Many (good) gluten-free recipes require expensive almond meal, quality gluten-free flour, or a myriad of ingredients like brown rice flour, sorghum flour, xanthan gum, potato starch … not ingredients found in your average kitchen pantry!
So when the request came to make a gluten-free treat, I turned to this peanut butter cookie recipe from Joy the Baker’s blog. With my own addition of dark chocolate chunks, this recipe uses only six ingredients: peanut butter, brown sugar, white sugar, an egg, baking soda, and chocolate.
They taste delicious – and you can’t even tell they’re gluten-free!
My sisters bought me Yotam Ottolenghi’s Plenty for my birthday this year and I finally cooked from it last week. Plenty is a compilation of the most delightful recipes, which happen to not include meat. In the book’s introduction, Ottolenghi makes the point that he is not vegetarian, but the drive behind his vegetarian interest is the increased availability of old and new vegetables, and the ethical growing and sourcing of them.
This has given birth to an array of unique and delightful recipes which appeal to both carnivorous and herbivorous palates, without seeming to lack in “meat”. The deep and interesting flavour and texture combinations are also highly influenced by his European upbringing in the Middle East. A mingling of cultures that has clearly brought forth amazing results.
Well, it was finally time to try cooking from this cook book. And last week provided the perfect occasion. I’d invited a friend over for lunch, but only remembered days prior, that my friend’s father was a Parisian chef. No pressure! I had to find a dish to impress. And it had to be vegetarian. And I knew I would be short on time that day. As it turned out, Ottolenghi’s Plenty had a recipe that ticked all these boxes: Mushroom and Herb Polenta. It took about 40 minutes all up to make – and my friend loved it! Plenty, definitely a home-entertaining winner.
So I went to my first Victorian farm party on the weekend. A barbecue was on the menu, however I’d been trying – very, very hard to remain vegetarian for Lent. But I was determined not to announce this at the party – I didn’t want to appear precious! Nevertheless, I wanted to bring a substitute that was more interesting and substantial than a salad, something that I would enjoy. So the decision was made: camembert and broccolini frittatas. Here’s the recipe …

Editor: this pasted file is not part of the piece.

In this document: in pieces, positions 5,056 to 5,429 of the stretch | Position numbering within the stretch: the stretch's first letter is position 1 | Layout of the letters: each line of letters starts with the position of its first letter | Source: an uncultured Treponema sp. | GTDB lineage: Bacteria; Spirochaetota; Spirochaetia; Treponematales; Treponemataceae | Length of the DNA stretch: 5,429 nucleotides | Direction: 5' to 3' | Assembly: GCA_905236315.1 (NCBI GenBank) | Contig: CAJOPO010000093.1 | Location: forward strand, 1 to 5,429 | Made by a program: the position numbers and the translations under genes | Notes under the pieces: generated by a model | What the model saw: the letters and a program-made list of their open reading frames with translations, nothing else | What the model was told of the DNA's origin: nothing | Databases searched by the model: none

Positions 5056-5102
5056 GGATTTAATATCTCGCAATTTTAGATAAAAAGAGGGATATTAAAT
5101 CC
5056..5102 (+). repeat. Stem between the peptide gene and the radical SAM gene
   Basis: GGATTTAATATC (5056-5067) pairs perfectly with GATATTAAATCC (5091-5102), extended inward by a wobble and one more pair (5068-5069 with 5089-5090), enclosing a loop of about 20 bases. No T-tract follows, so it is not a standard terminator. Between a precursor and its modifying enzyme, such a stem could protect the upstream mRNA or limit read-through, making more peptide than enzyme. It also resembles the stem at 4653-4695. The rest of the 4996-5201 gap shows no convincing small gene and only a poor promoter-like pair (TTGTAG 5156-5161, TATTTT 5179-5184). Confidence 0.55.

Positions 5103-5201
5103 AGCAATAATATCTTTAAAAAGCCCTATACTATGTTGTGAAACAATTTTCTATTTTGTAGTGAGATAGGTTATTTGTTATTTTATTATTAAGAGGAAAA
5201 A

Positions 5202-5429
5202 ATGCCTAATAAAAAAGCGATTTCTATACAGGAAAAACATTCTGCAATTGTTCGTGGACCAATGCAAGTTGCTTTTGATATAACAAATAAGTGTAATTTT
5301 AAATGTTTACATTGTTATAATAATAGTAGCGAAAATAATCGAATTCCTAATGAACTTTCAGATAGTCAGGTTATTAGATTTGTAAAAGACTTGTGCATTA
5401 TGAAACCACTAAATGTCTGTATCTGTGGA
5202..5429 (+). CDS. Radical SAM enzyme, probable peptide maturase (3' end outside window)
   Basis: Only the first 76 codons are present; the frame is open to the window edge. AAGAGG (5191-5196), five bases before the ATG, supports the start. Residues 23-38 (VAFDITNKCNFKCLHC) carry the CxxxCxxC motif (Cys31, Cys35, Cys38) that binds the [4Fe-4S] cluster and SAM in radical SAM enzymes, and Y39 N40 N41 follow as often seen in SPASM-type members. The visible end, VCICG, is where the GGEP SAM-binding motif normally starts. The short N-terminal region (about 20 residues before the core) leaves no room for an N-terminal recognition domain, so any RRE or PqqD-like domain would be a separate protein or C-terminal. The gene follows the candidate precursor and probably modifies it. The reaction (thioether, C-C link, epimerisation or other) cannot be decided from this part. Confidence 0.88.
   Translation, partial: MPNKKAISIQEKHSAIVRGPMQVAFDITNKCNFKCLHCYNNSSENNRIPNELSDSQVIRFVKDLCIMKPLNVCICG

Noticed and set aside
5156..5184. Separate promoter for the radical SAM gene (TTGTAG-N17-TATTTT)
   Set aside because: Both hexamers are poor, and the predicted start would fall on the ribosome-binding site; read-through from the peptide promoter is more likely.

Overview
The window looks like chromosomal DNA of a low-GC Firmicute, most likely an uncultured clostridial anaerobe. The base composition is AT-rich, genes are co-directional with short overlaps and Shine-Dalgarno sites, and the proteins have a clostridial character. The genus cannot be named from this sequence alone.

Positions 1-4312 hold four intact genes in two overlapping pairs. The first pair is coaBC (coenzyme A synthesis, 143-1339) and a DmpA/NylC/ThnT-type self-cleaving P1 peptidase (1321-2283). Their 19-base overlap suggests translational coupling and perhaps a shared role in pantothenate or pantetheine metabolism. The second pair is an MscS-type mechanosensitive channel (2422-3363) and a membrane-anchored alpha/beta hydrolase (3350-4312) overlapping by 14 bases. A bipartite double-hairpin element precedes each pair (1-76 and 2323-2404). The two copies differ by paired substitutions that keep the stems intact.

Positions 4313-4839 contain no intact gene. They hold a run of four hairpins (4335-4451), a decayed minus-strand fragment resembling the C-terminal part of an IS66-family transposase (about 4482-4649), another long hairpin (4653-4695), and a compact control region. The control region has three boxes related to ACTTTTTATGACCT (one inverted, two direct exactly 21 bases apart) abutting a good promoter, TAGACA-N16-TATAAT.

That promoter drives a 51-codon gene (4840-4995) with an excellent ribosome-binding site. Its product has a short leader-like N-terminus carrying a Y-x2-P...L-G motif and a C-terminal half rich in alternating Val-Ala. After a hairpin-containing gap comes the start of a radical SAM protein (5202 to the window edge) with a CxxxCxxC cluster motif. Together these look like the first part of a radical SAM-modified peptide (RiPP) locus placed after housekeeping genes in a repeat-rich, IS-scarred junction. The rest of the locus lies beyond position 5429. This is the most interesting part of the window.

Camembert and Broccolini Frittatas
Small bunch broccolini, chopped into bite size chunks
2 spring onions, chopped
1T tarragon, chopped
1t rosemary, chopped
handful of grated parmesan
salt and pepper
100g camembert, sliced into 12 pieces
- Preheat the oven to 180˚C fan bake.
- Grease a 12-hole muffin tin.
- Steam or microwave the broccolini until al dente.
- Whisk eggs in a large bowl. Then whisk in the cream.
- Stir in the spring onions, tarragon, rosemary, and parmesan. Add salt and pepper to taste.
- Spoon the mixture into the muffin tin.
- Top each frittata with a slice of camembert.
- Bake about 18 minutes, or until set.
When ready, remove from the oven, cool slightly, and turn out to serve. New tip for tricky removal of frittatas from non-stick bakeware: Use a silicon spatula to scoop your cooked treats out. This will help preserve your bakeware, and your baked treats!
Delicious and beautiful, this is an amazing dish to share. Imagine: Tender baby potatoes tossed with wholegrain mustard and garlic aioli … topped with a crumbling of toasted sesame seeds and pistachios … Trés jolie!
Baby Potato Halves with Garlic Aioli, Toasted Sesame Seeds, and Pistachios
1kg baby potatoes
Half a batch of aioli – I used Jamie Oliver’s aioli recipe, exchanging the Dijon mustard for wholegrain and using 2 whole garlic cloves (rather than just a half)
¼ c sesame seeds
½ c pistachio nuts
- Wash the potatoes and cut them into halves.
- Boil the potatoes for 10-15 minutes, or until tender (but not mashable!). Leave to cool a little.
- Meanwhile, if you haven’t already done so, make the aioli. Then toast the sesame seeds in a pan over medium heat.
- Next, roughly chop the pistachios and toast them a little, in a pan, over medium heat.
- Combine the potatoes and aioli. Transfer to a platter.
- Just before serving, sprinkle over sesame seeds and pistachios.
As a rule, I try not to shop too far ahead – food-wise – in case plans fall through, or I change my mind. However, sometimes my desire for being prepared and organised overtakes! On this occasion, I’d bought ingredients for a cherry custard tart. Sure enough, plans fell through. A rich custard treat for one was out of the question, but I still had eggs that needed using …
My solution? A cherry clafoutis. A clafoutis is a French pudding, which has become one of my ’pantry’ recipes for quick and delicious; cheap and easy; low-fat and healthy. And the choice of fruit? Well, yes cherries are out of season, but I got some preserved ones for a steal at the supermarket!
Recipe-wise, there are a myriad of interpretations out there. Some that use two eggs, three eggs, six … varying amounts of milk, flour, and butter … and some recipes even call for ground nuts! Yum.
On this occasion I was looking for a recipe that used just a few eggs; ‘healthy’ enough to be enjoyed over several serves. But I also wanted a stodgy pudding to provide some winter comfort. This led me to Neil Perry’s recipe on goodfood, which sits in the middle of the road, clafoutis-wise. It uses three eggs and a cup of flour, perfect for my intent and purpose.
Here’s the result!
Recipe: Cherry clafoutis